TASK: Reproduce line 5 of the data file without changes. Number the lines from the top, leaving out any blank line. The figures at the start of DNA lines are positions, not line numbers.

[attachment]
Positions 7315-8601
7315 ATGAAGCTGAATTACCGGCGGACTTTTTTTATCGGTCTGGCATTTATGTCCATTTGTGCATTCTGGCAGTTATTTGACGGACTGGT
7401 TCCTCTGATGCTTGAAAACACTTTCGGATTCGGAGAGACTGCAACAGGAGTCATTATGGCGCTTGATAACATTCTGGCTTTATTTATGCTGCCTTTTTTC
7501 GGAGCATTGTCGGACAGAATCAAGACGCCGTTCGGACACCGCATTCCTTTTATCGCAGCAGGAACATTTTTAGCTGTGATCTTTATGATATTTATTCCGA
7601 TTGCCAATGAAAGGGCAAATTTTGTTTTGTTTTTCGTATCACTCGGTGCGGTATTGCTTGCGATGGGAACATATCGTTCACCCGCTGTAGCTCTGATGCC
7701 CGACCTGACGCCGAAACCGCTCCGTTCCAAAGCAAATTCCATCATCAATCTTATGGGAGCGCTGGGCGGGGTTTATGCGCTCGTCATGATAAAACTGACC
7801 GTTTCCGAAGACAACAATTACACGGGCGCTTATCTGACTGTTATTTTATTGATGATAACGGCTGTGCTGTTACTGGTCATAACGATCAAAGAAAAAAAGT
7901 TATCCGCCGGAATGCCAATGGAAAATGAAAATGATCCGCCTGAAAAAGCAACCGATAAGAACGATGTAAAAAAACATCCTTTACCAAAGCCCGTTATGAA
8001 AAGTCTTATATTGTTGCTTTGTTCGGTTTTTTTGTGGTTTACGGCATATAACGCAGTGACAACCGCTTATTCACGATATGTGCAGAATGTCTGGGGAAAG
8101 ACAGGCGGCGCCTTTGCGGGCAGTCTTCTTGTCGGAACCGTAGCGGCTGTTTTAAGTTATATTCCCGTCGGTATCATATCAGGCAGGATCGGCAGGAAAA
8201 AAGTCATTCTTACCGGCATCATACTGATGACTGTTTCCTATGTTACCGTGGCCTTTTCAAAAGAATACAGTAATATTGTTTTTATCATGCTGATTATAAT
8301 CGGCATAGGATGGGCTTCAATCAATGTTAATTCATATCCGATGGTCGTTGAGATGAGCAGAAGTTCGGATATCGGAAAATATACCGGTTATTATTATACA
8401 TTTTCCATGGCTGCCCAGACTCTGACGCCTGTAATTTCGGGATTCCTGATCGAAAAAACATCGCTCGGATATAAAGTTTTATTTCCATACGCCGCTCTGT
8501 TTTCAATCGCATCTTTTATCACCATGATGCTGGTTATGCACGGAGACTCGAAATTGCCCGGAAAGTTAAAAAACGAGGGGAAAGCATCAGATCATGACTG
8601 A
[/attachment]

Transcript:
7601 TTGCCAATGAAAGGGCAAATTTTGTTTTGTTTTTCGTATCACTCGGTGCGGTATTGCTTGCGATGGGAACATATCGTTCACCCGCTGTAGCTCTGATGCC